We need to pass sound energy legislation, modernize our electricity system, and make America less dependent on foreign sources of energy. We should limit the burden of government on this economy by acting as good stewards of the taxpayers' dollars. The President has proposed a budget that limits the growth in discretionary spending. With spending discipline and pro-growth economic policies, we can cut the deficit in half in the next five years.

It is also time for the United States Senate to get about the business of confirming President Bush's judicial nominees. (Applause.) The President has put forward talented, experienced men and women who represent the mainstream of American law and American values. Yet Senate Democrats have taken to waging filibusters, denying up-or-down votes for months, or even years. That's unfair to the judicial nominees, and it is an abuse of the constitutional process. This small group of senators needs to stop playing politics with American justice. Every nominee deserves a prompt up-or-down vote on the Senate floor. And that's another reason we need more Republicans like Ben Campbell and Wayne Allard in the United States Senate. (Applause.)

On issue after issue, from national security, to economic growth, to improving our public schools, President Bush has led the way in making progress for the American people. Bob has stood with us on all of these vital issues, and he shares our optimism about the next four years.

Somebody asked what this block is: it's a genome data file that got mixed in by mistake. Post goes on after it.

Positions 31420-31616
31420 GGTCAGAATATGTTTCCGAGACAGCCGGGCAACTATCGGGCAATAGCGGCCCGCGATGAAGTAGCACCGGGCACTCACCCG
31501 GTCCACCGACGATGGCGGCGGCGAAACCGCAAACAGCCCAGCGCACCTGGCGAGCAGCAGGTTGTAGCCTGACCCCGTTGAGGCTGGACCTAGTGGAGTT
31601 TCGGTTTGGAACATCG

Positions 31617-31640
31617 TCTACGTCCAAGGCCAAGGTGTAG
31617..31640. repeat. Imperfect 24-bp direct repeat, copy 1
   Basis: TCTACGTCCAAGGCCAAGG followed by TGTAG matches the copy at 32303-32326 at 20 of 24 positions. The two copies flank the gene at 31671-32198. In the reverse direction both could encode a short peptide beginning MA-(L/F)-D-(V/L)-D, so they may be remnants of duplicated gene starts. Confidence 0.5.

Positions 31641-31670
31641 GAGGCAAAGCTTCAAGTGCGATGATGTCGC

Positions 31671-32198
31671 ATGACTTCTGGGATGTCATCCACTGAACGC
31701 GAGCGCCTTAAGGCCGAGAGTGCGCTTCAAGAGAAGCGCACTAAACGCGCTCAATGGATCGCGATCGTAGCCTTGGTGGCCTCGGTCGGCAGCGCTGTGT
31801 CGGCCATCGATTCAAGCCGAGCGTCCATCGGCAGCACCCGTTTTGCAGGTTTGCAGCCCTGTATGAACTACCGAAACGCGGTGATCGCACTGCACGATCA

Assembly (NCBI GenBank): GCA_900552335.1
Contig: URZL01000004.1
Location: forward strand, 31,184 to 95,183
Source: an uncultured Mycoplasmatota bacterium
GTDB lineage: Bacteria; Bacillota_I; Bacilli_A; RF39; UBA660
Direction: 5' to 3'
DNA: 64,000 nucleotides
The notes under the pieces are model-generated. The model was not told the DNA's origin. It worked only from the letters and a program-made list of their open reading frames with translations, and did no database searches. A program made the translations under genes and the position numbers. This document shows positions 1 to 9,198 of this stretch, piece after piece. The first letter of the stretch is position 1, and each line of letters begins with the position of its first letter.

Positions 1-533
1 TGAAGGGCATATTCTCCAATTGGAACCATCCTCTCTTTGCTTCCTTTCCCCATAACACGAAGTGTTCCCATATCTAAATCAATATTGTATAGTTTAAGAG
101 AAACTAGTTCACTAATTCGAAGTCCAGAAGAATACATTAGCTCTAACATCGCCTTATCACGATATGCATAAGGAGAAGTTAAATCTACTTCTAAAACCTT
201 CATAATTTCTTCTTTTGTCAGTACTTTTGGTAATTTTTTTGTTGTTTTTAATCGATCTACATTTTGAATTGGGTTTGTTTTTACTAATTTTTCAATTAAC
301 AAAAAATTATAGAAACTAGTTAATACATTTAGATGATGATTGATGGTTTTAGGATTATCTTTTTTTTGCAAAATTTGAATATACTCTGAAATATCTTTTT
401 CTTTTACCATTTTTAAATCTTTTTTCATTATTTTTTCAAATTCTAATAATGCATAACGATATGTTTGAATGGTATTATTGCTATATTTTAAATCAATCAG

President Bush has a clear vision for the future of this country: Abroad, we will use America's great power to serve great purposes, to turn back the forces of terror, and to spread hope and freedom throughout the world.

Here at home, we will continue building prosperity that reaches every corner of the land so that every child who grows up in the United States of America will have a chance to learn, and to succeed, and to rise in the world.

Once again, thank you all for your commitment to the cause we all share. It's an honor to stand with you in supporting Bob Beauprez. You are united behind a strong leader and a dedicated representative. Bob has the right priorities for Colorado, and he's going to keep working hard for the people of the seventh district. Next year, he's coming back to Washington for another term in the United States Congress, and we look forward to working with him for a good many years to come.

Thank you very much. (Applause.)

END 12:42 P.M. MST